The circuit courts that have addressed the legitimacy of pseudonymous litigation permit such litigation to proceed in district court when the district court reasonably determines that the "need for anonymity" outweighs "the general presumption that parties' identities are public information and the risk of unfairness to the opposing party." Advanced Textile, 214 F.3d at 1068. The "rare dispensation" of allowing parties to proceed pseudonymously is only justified in the "critical" case, James v. Jacobson, 6 F.3d 233, 238 (4th Cir. 1993), or the "unusual case," Advanced Textile, 214 F.3d at 1067. Such critical or unusual cases may include those in which "identification creates a risk of retaliatory physical or mental harm, those in which "anonymity is necessary to preserve privacy in a matter of [a] sensitive and highly personal nature," and those in which the anonymous party would be compelled to admit criminal behavior or be subject to punishment by the state. Id. at 1068 (citing Doe v. Stegall, 653 F.2d 180, 185-86 (5th Cir. 1981); James, 6 F.3d at 238). Courts may be more inclined to permit pseudonymous suits by plaintiffs when the government is the defendant or when the plaintiff is a minor. James, 6 F.3d at 238; Stegall, 653 F.2d at 185. A plaintiff's desire "merely to avoid the annoyance and criticism that may attend any litigation" is not sufficient to justify pseudonymous proceedings. James, F.3d at 238.
Doe plaintiffs argue that, should their real names come to light, there would be a potential for increased tension within Doe plaintiffs ' units and retaliatory conduct that could lead to Doe plaintiffs ' injury or death while serving in combat. In support of this assertion, Doe plaintiffs note they are "fearful of retaliation" (Opp. at 3.) and submit the declarations of three unrelated third-parties.
The declarations do not persuade the Court. One declarant Charlie C. Carlson, III - a former staff sergeant who served in the Army for 14 years and in Iraq from 2003-2004 - tells how he would send email or letters to his father back in the United States and how his father would send these along to a newspaper that would publish them. The correspondence contained some comments critical of the President and the President's administration. Carlson, after a "15-6 investigation" for making disparaging comments about the President, was demoted to Sergeant, had pay suspended for six months, and was given 45 days of extra duty. Carlson considered this penalty "a bit harsh" and out of proportion with other punishments of violations with which he was familiar. (Carlson Decl. at 3.)
The second declarant, Adele Kubein, has a daughter on active duty who served in Iraq and is someone who conducts "peace activities." Once, Kubein made a statement on the unit's website opining that since the unit was back from Iraq, the unit's families might now work to end the war and thereby bring back all the troops. In the remainder of Kubein's declaration, which is unreliable hearsay, Kubein says that her daughter related her commanding officer's admonition that no one speak about their experiences in Iraq unless they wanted to put their careers in jeopardy. Kubenin further claims that when an article appeared about her own peace activities, her daughter's sergeant told her daughter that he would smear Kubein's name in the press and that something would happen to her if she or her mother spoke out again. Kubein alleges that her daughter was scared and thought she could lose her medical care.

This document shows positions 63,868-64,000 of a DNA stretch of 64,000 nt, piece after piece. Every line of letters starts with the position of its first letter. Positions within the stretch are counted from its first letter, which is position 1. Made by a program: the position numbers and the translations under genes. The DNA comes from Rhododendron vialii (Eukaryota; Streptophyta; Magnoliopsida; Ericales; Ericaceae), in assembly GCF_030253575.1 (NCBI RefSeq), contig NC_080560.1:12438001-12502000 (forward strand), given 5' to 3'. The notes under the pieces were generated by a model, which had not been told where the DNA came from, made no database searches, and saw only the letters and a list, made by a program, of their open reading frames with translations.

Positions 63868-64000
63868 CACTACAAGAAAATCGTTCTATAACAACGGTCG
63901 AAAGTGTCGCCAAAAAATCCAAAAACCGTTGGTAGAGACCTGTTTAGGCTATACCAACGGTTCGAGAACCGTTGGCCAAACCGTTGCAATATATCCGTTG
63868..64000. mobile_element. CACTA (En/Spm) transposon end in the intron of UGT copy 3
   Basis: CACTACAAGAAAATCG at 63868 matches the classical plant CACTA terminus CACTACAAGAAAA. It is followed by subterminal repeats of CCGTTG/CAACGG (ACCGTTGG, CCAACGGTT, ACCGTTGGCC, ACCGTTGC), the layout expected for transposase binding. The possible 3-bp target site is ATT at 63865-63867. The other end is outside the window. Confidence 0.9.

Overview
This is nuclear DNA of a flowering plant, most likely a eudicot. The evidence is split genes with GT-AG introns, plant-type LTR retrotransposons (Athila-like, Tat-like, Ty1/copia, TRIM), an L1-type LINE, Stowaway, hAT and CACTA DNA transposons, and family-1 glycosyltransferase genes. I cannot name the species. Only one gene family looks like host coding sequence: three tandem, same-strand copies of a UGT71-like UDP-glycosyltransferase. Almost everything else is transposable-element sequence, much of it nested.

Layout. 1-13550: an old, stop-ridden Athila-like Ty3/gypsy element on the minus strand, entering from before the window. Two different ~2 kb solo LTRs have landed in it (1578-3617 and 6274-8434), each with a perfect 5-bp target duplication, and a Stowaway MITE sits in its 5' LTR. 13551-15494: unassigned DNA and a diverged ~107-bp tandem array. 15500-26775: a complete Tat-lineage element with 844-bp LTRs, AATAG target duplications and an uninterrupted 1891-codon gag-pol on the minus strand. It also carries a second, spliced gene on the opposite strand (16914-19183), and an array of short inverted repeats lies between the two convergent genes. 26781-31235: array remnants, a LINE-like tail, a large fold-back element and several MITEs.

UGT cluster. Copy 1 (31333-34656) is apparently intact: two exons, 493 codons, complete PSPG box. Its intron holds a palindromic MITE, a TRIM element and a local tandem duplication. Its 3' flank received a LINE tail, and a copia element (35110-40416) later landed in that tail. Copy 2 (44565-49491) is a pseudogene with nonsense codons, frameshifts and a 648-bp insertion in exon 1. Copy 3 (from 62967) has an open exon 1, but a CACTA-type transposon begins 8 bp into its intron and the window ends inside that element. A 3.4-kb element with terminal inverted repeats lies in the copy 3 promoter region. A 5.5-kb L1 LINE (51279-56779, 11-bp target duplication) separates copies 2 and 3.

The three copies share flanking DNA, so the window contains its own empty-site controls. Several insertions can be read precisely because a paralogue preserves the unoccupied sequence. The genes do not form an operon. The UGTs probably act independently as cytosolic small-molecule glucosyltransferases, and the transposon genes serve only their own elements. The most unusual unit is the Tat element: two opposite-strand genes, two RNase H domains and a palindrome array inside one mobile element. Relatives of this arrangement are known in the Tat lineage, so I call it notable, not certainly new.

The final declarant, Monica Bernderman, is the wife of a sergeant who, after a combat tour and after some soul-searching, sought conscientious objector status. She alleges that the investigative officer in charge of the conscientious objector hearing was biased against her husband because the officer and her husband served in the same battalion and because her husband had spoken out about his beliefs. As evidence, she attaches a "statement in rebuttal" and an addendum, both of which appear to be argumentative legal briefs, challenging the investigating officer's procedures and conclusions. She did not include the investigating officer's response or his initial conclusions provoking her rebuttal.
These three declarations do not show the kind of risk of physical or other injury to Doe plaintiffs that would be necessary to permit them to proceed under pseudonyms. As an initial matter, these declarations are weak evidence for pseudonymous litigation, both in this case and generally. The declarations are all made by third parties and contain no discussion of the Doe plaintiffs ' particular situations. Also, while each declaration alleges retaliation or bias against free-speaking military personnel and their families, none alleges retaliation in connection with bringing suit in court. Further, all concern retaliation or bias against those who oppose the President, the Iraq war, or war in general, none speaks of retaliation against those who challenge the military's administrative policies.
Second, none of these declarations ever mentions a physical injury or the fear or threat of physical injury, the kind of harm Doe plaintiffs claim to fear. The first declaration speaks of economic harms - demotion and pay suspension - but these economic harms were a proper punishment, even if allegedly a bit harsh, that resulted from an internal Army investigation. Moreover, a threat of economic harm alone does not generally permit a court to let litigants proceeds under pseudonym. Advanced Textile, 214 F.3d at 1070; S. Methodist U. Ass'n of Women Law Students, 599 F.2d at 710. The other declarations, assuming for a moment that they are reliable evidence, likewise offer no showing of a threat or imposition of physical retaliation. The Kubein declaration mentions a vague fear of losing medical care, another economic harm. The Bendarman declaration speaks of bias in just one conscientious objector proceeding, and while that bias could be viewed as leading to a retaliatory denial of ...